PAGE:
1. Ethical Use: A Pre-Pre-Suasive Consideration

Those using a pre-suasive approach must decide what to present immediately before their message. But they also have to make an even earlier decision: whether, on ethical grounds, to employ such an approach. Often, communicators from commercial organizations place profit above ethics in their appeals. Thus, there is reason to worry that the pre-suasive practices described in this book will be used unethically. However, this chapter argues against unethical use, offering data from studies indicating that such tactics undermine organizational profits in three potent ways.

  1. Post-Suasion: Aftereffects

Pre-suaders want to do more than create temporary changes via momentary shifts in attention; they want to make those changes durable. Accordingly, this chapter provides the behavioral science evidence for two kinds of procedures that increase the likelihood that changes generated initially will take root and last well beyond pre-suasive moments.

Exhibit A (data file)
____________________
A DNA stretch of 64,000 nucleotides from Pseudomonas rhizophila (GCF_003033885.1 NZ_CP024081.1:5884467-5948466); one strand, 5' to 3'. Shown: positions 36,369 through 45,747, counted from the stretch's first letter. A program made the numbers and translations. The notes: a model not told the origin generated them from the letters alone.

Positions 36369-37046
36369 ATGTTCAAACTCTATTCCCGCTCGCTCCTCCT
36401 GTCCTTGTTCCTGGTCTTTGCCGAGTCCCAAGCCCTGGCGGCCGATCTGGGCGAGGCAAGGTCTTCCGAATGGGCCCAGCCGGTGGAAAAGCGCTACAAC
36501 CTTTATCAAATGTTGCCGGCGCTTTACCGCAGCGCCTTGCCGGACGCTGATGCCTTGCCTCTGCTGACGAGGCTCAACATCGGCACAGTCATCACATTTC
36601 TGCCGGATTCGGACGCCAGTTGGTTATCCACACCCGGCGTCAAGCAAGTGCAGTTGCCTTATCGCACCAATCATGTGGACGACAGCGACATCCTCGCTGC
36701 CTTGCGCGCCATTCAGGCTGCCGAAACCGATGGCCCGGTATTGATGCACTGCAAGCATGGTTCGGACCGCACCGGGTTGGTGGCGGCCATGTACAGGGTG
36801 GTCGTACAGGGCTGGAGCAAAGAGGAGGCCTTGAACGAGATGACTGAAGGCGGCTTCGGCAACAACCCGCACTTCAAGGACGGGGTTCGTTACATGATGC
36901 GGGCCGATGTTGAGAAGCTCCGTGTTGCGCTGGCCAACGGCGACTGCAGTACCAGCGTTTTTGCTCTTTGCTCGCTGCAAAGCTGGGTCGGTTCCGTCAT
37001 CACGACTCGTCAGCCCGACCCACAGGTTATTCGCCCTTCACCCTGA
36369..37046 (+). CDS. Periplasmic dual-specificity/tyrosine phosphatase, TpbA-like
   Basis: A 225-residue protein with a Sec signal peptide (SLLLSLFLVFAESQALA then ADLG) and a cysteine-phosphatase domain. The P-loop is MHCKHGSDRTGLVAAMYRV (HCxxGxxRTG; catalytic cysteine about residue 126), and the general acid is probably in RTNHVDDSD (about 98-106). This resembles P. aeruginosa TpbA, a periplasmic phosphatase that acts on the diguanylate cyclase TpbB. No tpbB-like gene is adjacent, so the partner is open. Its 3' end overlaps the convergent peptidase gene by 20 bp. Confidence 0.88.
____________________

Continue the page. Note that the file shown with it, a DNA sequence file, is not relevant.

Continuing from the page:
It’s a very good, very professional, and well supported by data analysis of the art of persuasion. The one general problem with it is that human beings are learning creatures and the very fact of discovering and formalizing tools of persuasion makes them less and less effective when more and more people learn about them and develop countermeasures. So for the practitioner of art of persuasion it is a good methodological toolset until its specific tools become common knowledge. On the defensive side of persuasion game it is not less valuable providing access to this knowledge while its methods are still very potent. It is somewhat similar to eternal straggle between viruses and antibodies with scientific psychological research being kind of vaccination against being manipulated by other people. On these terms this book is a great set of multifarious vaccine protecting against a number of widely circulating viruses.